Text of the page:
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mardi 1 mai 2012

Vernay invited to this year’s From France to Freycinet Festival


I am delighted to inform you that I am invited to participate in this year’s From France to Freycinet Festival, in which I am to fulfil a role as writer in residence, and as such report on all the events where possible. The Festival runs from May 4th 2012 to May 13th 2012.
In addition, the festival organisers have factored in a “Literary Lunch with Jean-Francois Vernay” at Piermont Retreat on Wednesday 9th May. See full programme here: http://www.fromfrancetofreycinet.com.au/programme.shtml
At this literary lunch, French Mayor Bertrand Cadart will be asking me a few questions on my latest book: 


More information on this colourful media figure is to be found here:






Piermont Retreat is the venue where the highly successful Gala dinner for the 2010 Festival was held, attended by the visiting contingent from New Caledonia.


Below: French Mayor Bertrand CADART visiting French Noumean Mayor Jean LEQUES on Feb 22 2012.
The suggested menu is as follows:
Pan fried Tasmanian abalone on ceviche of fennel and candied chilli
Corn gnocchi, saffron popcorn & char grilled kernels
Venison back strap crusted in pepper & juniper berries, eggplant puree
Tasmanian market fish, tomato olive salsa
Caramel pannacotta
After the interview, I will be available for questions. Copies of my book, The Great Australian Novel – A Panorama (http://jean-francoisvernay.blogspot.com/2011/08/great-australian-novel-panorama-brolga.html) will be available at $25 each. Inscriptions are kindly provided, if needed. As a regular literary contributor to Trouble Magazine, I would also be pleased to meet fellow writers and learn more about their works.
A BIG THANK YOU to those who already have a copy of GAN.
I would really appreciate if you could forward this news item to your Tasmania-based friends.
Looking forward to meeting you in the flesh on this occasion.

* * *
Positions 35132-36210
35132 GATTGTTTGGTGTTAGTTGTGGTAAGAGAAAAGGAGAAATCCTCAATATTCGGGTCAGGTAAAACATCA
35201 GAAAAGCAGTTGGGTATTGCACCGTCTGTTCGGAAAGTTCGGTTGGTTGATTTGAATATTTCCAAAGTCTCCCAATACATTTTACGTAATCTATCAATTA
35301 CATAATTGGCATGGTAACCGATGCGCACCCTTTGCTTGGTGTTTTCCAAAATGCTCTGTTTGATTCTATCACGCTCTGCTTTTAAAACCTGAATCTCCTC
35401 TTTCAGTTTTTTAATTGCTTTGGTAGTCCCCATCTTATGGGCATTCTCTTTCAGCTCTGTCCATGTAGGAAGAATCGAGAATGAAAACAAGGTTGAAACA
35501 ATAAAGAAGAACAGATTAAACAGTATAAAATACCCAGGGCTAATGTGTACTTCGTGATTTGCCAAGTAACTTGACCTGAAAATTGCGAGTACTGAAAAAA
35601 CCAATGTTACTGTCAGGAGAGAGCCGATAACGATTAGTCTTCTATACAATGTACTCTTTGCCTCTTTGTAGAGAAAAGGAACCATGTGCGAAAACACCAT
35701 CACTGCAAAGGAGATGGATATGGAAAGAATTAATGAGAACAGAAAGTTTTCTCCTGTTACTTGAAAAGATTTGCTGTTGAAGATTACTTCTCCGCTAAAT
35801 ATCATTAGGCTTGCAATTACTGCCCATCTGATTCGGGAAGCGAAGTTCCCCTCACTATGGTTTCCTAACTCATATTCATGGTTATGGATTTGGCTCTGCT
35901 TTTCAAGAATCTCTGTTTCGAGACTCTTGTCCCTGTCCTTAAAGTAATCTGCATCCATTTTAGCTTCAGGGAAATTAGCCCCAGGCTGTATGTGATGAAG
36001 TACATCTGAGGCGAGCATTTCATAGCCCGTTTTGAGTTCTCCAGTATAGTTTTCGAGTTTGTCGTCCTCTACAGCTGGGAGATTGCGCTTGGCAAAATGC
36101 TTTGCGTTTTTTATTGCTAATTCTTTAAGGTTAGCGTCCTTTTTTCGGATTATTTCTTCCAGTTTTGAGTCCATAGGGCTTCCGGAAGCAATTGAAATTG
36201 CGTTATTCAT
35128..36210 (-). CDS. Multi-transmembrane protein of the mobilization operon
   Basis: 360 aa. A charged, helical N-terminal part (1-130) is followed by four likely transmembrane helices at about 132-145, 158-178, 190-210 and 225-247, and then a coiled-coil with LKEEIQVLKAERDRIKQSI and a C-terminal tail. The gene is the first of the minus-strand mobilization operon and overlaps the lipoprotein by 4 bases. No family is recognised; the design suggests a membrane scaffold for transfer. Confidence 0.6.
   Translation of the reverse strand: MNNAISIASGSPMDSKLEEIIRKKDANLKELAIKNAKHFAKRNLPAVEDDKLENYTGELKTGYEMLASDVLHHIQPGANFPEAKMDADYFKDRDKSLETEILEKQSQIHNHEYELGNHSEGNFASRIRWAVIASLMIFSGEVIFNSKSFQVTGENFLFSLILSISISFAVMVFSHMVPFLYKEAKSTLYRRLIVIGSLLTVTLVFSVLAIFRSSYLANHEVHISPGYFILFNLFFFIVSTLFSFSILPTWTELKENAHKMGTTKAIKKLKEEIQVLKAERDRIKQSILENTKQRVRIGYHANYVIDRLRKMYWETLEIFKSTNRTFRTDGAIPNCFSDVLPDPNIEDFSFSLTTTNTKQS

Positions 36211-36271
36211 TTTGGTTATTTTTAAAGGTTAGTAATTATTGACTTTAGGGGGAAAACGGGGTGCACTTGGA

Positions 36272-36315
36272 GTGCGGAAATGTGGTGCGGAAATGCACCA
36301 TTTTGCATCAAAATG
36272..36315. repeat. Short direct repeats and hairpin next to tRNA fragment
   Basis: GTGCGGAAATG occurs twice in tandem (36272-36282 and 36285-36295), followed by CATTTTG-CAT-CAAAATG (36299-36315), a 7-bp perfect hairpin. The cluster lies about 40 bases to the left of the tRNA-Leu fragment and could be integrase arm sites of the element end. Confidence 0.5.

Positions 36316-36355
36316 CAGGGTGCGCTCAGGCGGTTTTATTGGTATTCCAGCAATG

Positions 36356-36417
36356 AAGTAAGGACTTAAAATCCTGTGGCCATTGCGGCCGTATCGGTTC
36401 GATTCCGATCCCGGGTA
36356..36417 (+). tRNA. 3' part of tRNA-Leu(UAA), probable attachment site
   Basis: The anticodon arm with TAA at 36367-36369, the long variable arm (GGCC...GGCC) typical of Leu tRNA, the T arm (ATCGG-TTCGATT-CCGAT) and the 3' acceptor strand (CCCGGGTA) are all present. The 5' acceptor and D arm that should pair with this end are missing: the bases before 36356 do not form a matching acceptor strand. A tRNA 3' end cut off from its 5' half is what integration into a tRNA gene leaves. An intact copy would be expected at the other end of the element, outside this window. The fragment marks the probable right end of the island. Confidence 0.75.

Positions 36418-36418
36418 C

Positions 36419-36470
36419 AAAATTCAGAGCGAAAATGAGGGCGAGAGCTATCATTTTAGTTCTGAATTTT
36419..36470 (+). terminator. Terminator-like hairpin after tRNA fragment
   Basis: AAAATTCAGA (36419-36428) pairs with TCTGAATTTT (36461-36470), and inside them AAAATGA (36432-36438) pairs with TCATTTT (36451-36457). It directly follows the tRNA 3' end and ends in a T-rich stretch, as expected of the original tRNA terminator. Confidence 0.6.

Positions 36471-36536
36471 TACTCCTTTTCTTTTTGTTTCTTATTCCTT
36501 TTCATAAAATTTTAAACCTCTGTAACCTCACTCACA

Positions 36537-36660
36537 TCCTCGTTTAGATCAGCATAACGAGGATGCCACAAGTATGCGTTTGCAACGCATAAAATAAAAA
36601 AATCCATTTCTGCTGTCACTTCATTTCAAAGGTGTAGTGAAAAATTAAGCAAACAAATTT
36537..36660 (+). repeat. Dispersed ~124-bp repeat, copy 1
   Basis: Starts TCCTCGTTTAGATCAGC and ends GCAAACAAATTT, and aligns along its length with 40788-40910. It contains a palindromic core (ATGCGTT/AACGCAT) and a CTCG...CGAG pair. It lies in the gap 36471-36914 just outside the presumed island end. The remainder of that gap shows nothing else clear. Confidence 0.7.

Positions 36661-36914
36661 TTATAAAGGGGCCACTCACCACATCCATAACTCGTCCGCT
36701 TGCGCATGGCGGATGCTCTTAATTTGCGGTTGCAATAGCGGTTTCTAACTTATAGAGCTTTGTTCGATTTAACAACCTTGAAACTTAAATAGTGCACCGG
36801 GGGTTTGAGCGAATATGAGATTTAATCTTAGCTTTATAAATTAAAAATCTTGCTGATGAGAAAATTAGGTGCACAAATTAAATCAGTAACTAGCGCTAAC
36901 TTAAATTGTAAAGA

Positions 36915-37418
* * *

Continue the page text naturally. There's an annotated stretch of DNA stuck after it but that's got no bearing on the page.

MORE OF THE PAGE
BOOK PRESENTATION
The Great Australian Novel – A Panorama has a tale to tell. It is a story of Australia, its history and geography, its people and its ideas as revealed through the rich literary genre of the Australian novel. This is a cinematic story for all Australians to know about and to experience like an audience in a darkened cinema absorbed in exciting action on the silver screen. Jean-François Vernay’s seemingly casual approach speaks directly to the reader in a free-flowing narrative that is concerned with involving the reader intellectually – and emotionally. This remastered version of Panorama du roman australien (Paris: Hermann, 2009) is now available to all zones. Restricting it to the French zone would have deprived many of much.
BIONOTE
Jean-François VERNAY is a Franco-Australian essayist with a lifelong love of Australian writing. His most recent book, The Great Australian Novel – A Panorama (Melbourne: Brolga, 2010), translated by Dr. Marie Ramsland, reads like a riveting novel in a nonchalant – if not conversational – style. With his delightful command of language, Dr. Vernay has spared no effort to share his enthusiasm for Australian fiction from a refreshing and witty perspective.
PRAISE FOR THE BOOK
Simon Caterson, “French take on the Australian novel” in A2 “Features”, The Age (Melbourne), 14 Feb 2009, p.21. Disponible sur Internet.
“… Vernay’s approach to the Australian novel has the intellectual playfulness associated with some of the best French critical writing … Panorama du roman australien is bold in its conception and promises to be influential in shaping the wider world’s appreciation and understanding of Australian literature”.
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Maurice Blackman, Explorations : A Journal of French/Australian Connections 47 (Melbourne), Dec. 2009, pp.41-2.
[…] Panorama du roman australien is a remarkable achievement which promises to raise awareness of the Australian novel in France and Europe …"
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Nicholas Jose, General Editor of the Macquarie PEN Anthology of Australian Literature. Foreword to The Great Australian Novel – A Panorama. Mai 2010.
[Jean-François Vernay’s] guiding principle is to see Australian literature on its own terms rather than, as is often the case, as a subsidiary of the Anglophone subset of world literature […]. Vernay’s is a decolonising project that brings a vitalising perspective to Australian literary studies. […] Vernay’s observations […] are enlivened by enthusiasm, sensitivity and engagement. He participates in the quarrels and triumphs of Australian literature. Whether this panorama is surveyed in its French or English versions, whether in the classroom where it will be useful or elsewhere as a general introduction, we owe Jean-François Vernay a debt of gratitude for his generous intervention

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